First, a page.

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Romney, Obama send out troops to spin the bad news on jobs

The latest news on US employment is grim – fewer jobs created than expected and an unemployment rate that ticked up to 8.2 percent. On Sunday, the Obama and Romney campaigns sent surrogates to spin the news on TV talk shows.

By Staff writer / June 3, 2012

Job seekers fill out applications during the annual Skid Row Career Fair at the Los Angeles Mission in Los Angeles on May 31.

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Surrogates for Mitt Romney and President Obama trolled the TV talk shows Sunday, giving their spin on Friday’s dismal jobs numbers and setting the scene for the presidential campaign’s main point of contention: Who’ll be the best man to deal with the troubled US economy.

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"Nobody is happy with the rate of job creation today, but I believe without the policies the president put in place we wouldn't have even this level of job creation today," former Obama auto czar Steve Rattner told Chris Wallace on "Fox News Sunday."

The economy added just 69,000 jobs in May as the unemployment rate ticked up to 8.2 percent. More troubling for Obama could be the revision in the growth rate of the gross domestic product for the first quarter from 2.2 percent to 1.9 percent. A president seeking reelection historically needs to head into the fall with a GDP growth rate over 3 percent to have a good chance at victory, Larry Sabato of the University of Virginia told the Boston Globe.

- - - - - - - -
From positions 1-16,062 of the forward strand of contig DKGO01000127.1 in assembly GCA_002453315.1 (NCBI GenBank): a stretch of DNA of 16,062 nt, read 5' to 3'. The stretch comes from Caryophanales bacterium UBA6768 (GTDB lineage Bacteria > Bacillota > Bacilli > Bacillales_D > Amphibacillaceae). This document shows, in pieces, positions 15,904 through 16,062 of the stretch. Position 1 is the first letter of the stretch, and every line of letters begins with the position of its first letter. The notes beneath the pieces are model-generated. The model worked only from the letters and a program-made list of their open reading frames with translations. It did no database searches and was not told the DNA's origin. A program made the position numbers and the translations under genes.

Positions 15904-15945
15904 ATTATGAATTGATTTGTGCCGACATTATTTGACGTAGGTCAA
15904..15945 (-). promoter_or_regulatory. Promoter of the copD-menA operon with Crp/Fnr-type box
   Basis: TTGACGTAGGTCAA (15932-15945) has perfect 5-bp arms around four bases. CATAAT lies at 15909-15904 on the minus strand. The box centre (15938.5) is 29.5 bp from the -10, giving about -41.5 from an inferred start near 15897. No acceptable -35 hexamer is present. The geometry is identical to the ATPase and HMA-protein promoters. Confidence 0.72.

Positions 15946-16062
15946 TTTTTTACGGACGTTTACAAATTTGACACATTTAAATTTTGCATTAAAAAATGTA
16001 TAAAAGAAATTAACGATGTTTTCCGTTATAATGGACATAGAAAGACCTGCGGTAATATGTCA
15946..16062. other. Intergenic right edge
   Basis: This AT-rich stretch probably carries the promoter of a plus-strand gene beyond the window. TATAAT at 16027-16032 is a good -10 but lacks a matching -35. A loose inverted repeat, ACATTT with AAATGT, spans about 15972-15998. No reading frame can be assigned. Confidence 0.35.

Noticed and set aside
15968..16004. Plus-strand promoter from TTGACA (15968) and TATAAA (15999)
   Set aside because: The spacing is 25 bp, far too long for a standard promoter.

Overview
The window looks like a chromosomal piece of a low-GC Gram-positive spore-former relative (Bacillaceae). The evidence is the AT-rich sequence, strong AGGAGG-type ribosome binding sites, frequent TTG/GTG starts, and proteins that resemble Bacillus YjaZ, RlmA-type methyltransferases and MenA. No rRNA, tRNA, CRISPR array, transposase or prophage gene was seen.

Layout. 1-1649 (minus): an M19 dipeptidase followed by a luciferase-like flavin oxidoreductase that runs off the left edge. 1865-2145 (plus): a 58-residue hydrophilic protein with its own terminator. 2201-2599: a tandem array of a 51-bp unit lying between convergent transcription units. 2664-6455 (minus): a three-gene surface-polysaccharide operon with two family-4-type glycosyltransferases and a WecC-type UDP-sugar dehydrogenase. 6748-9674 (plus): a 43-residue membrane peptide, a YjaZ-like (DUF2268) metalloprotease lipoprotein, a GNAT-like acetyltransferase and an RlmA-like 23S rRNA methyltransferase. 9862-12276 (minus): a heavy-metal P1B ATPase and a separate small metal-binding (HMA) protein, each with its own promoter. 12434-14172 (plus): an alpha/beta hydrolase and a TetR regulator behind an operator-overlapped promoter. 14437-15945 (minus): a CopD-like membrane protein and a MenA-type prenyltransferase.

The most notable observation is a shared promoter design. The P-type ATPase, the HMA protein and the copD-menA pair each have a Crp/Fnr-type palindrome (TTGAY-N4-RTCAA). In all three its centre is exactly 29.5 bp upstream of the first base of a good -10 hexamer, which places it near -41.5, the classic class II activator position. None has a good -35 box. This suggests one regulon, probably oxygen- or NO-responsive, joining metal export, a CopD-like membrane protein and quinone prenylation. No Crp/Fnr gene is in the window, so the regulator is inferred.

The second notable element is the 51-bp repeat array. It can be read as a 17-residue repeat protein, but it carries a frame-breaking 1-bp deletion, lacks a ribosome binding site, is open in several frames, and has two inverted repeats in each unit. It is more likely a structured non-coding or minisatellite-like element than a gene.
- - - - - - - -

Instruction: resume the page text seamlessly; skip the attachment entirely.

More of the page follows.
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But Mr. Rattner and others in the Democratic camp are focusing on the hand dealt Obama when he took office in 2009.

"President Obama arrived to find 700,000 jobs a month being lost in this country," he said." "Since early 2010, when the job picture began to recover, we've added over 4 million jobs in this country – we’ve added jobs every month since then."

(For their part, very few Republicans extol former president George W. Bush’s record as the economy headed toward a ditch.)

Also speaking on Fox News, Romney advisor Ed Gillespie hammered the harm he says Obama is doing to “job creators” – specifically, the cost to small businesses of “Obamacare” and delays in building the Keystone pipeline.

“This is a hostile environment for job creation in our economy and that's why, frankly, it has a sense of urgency in terms of this year's election to be able to turn things around because the only thing that's going to change it are changing the policies and that means changing the person in the White House,” Mr. Gillespie said. “Governor Romney’s experience and his record and his positive agenda for turning this country around, I think, are what’s going to prevail at the end of the day.”

"It's not that we don't think that this president is trying,” Romney campaign senior advisor Eric Fehrnstrom said on ABC’s “This Week” roundtable. “I think he is.”

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